Third, what about written prayers – should these be used? Psalm 23:1-2, “The Lord is my shepherd, I shall not want. He makes me lie down in green pastures.” Believe it or not, we all do use written prayers, whether we know it or not. We all pray the 23rd Psalm – and it’s a written prayer. King David, under the inspiration of the Holy Spirit, wrote the 23rd Psalm, and we still pray it today, thousands of years after it was first created. So in answer to the question, “Should written prayer be used?” – the answer is, “Yes.” We also use other written prayers, such as the Lord’s Prayer, found in the New Testament: “Our Father, who art in heaven. . . .” So there is nothing wrong with praying written prayers, or even using prayers that have already been prayed before by someone else. A good prayer is a good prayer. The danger, of course, is that the prayer will become rote and lose its meaning. Then whoever prays it is simply going through the motions without the prayer coming from the heart. But this problem can occur with spontaneous praying also, that is, going through the motions, praying rote. But I think the real question that people are asking when they bring up the topic of written prayers is, “Is it ok, or helpful, or permissible to pray written prayers other than recorded biblical prayers?” All Christians pray the Bible prayers, like the 23rd Psalm, like the Lord’s Prayer, but what about prayers written by others, church leaders, godly Christians, and so forth? Are these helpful to pray? Some churches, some Christians have something against these kinds of written prayer, in principle; therefore, they won’t pray them. Most often, this is a reaction against ultra-traditional, high church Catholic or Orthodox churches, or against high church Protestant churches like Lutheran or Episcopal congregations. But when you stop and think about it, the Bible nowhere prohibits written prayers; and so, neither should we. There is always the danger of ritualism, that is, going through a ritual of prayer without it being real; but like I said before, spontaneous prayer can also be less than real also. So there is really nothing wrong with written prayers, in principle, if we make sure we don’t fall into a rut or ritual. Now, there are some advantages of written prayers, for example, like those found in the Episcopal Book of Common Prayer or a Lutheran or Methodist Hymnal. If you aren’t familiar with praying written prayers, check out some of the prayers found in different church hymnals or service books. I personally find these written prayers helpful at times because they often say exactly what I’m wanting to say to God in prayer, depending on the circumstances. I sometimes use written prayers in my personal private prayer time, although most of the time I make up my own prayers on the spot.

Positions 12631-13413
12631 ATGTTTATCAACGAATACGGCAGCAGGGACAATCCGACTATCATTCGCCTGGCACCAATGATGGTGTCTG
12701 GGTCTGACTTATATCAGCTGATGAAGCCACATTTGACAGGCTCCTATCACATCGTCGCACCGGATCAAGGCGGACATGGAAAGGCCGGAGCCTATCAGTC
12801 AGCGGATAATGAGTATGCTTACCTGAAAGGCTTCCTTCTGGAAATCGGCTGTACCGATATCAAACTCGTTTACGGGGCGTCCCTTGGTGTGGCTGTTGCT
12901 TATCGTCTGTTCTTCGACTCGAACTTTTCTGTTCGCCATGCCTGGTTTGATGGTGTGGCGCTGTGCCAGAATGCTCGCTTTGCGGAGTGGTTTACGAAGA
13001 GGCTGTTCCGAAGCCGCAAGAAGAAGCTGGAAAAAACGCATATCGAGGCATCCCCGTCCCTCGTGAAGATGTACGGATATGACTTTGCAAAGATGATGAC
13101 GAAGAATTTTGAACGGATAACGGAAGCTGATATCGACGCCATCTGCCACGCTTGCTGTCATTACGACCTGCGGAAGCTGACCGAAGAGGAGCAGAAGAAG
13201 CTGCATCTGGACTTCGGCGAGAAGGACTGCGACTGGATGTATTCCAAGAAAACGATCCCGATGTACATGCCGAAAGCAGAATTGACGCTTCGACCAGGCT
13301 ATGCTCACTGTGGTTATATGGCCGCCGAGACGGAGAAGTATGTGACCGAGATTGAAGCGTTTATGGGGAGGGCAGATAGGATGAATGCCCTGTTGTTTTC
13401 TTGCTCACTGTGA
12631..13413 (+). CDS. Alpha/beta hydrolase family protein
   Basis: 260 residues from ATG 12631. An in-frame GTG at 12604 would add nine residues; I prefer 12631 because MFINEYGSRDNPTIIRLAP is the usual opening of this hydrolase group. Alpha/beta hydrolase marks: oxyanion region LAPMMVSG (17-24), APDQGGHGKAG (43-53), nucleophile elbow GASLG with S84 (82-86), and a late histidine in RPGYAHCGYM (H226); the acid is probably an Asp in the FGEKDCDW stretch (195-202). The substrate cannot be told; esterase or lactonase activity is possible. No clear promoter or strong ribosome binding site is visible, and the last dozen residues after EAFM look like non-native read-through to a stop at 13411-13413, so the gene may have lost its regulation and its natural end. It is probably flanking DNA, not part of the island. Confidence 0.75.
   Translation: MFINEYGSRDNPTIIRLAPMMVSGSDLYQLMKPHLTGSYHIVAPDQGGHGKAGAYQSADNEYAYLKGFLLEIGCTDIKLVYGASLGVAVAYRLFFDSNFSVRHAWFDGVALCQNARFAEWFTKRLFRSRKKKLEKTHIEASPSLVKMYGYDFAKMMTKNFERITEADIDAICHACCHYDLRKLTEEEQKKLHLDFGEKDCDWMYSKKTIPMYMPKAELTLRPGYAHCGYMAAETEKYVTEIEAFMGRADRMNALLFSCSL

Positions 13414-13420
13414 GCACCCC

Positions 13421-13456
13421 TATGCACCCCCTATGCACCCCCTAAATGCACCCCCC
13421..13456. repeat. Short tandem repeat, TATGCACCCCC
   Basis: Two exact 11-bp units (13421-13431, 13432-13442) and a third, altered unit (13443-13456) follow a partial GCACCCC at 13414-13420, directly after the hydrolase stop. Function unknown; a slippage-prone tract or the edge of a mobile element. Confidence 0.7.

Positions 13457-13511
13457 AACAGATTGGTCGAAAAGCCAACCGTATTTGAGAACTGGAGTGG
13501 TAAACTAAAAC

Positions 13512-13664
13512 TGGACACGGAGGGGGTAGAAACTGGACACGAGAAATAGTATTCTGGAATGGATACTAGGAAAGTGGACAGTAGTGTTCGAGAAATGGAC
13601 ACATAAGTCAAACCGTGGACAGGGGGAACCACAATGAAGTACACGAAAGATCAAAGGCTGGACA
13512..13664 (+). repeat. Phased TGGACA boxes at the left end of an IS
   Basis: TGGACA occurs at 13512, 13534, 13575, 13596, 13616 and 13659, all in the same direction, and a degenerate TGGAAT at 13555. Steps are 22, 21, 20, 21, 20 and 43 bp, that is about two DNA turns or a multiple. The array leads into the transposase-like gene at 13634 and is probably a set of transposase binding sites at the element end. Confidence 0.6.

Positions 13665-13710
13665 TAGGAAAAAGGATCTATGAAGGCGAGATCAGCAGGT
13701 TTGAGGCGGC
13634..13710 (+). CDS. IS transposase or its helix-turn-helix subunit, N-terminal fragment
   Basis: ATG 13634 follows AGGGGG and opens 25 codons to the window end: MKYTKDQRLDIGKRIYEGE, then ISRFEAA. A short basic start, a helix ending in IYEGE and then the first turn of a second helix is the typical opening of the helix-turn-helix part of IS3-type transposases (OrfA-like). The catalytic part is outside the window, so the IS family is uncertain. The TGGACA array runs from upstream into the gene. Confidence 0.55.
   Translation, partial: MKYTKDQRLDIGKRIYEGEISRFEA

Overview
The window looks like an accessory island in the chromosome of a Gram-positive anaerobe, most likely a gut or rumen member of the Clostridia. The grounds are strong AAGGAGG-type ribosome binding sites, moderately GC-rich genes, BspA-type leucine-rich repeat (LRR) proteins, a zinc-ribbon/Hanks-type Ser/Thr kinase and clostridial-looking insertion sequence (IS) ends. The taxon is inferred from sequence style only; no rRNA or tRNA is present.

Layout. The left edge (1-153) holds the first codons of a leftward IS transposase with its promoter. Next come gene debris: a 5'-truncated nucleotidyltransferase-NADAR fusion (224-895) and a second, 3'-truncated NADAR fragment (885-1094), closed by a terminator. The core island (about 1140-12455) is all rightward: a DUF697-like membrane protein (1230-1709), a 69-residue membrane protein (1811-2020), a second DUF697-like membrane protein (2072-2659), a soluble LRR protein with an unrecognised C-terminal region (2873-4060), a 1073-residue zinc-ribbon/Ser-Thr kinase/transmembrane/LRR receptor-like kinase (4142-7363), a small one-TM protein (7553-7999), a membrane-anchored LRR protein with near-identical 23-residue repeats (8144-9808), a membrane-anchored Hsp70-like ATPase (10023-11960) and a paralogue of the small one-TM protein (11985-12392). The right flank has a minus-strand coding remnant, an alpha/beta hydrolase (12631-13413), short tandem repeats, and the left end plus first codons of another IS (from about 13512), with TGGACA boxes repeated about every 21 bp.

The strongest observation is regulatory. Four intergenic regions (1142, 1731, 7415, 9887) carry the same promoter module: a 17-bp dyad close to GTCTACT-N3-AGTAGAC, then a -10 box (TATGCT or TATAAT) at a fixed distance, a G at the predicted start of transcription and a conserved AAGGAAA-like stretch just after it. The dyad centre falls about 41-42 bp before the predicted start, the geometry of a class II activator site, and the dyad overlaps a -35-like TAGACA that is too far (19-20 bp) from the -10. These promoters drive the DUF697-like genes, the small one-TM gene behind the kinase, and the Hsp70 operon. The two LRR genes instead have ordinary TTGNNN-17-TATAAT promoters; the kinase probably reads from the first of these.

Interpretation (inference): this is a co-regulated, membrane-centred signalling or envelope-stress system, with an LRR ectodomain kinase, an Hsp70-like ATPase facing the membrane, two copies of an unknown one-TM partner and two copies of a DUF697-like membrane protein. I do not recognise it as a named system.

Why not listen in and pray along with other Christians who have written down their prayers, if those same prayers say what is on your own heart? There’s nothing wrong with it. Sometimes we can learn a lot about prayer and how to pray listening to or reading others’ prayers. In some situations, it’s even better to follow along with the prayers written or spoken by someone else, because it then frees up our own mind and heart to pray to God and not worry about what we are going to say. After all, as the New Testament says, we don’t always know how to pray – “In the same way, the Spirit helps us in our weakness. We do not know what we ought to pray for, but the Spirit himself intercedes for us with groans that words cannot express. And he who searches our hearts knows the mind of the Spirit, because the Spirit intercedes for the saints in accordance with God’s will,” Romans 8:26-27. The Spirit can use many different ways to help us pray. Sometimes he may lead us to pray written prayers, but probably most of the time we’ll be inspired to pray spontaneous, individual prayers. Some people pray “speaking in tongues,” which is what this verse might be referring to; while other people find that awkward or uncomfortable. But in prayer, it really doesn’t matter exactly how we pray, just as long as we do pray, and that our prayers are meaningful. Personally, I pray any and every way I feel draws me closer to God. I may even change my approach to prayer from time to time, just so that I don’t fall into a rut, into a prayer ritual, or pray in a rote manner. If I find myself going through the motions of prayer, in whatever form or method of prayer I’m using, I might change something or other in order to avoid falling into a ritualistic trap. We have to do this from time to time or else we’ll just become religious, unreal. We don’t ever want to slip into religious praying, or praying in a way that doesn’t truly express our own hearts, or in other words, using words and phrases that are expected or sound spiritual but aren’t really honest to God. Our prayers must above all be sincere. We must use the language that expresses what we want to say to God, not the language others use to speak, if it’s different. Now that doesn’t mean that we can’t learn how to pray from others, or even that it’s wrong to borrow words and phrases we’ve heard others pray. What it means is that whatever words, phrases, methods, and techniques we use in prayer must be authentic and sincere. It make take a while but we should be able to come up with a way of praying that feels comfortable and helps us achieve our goal, which is, communicating with God.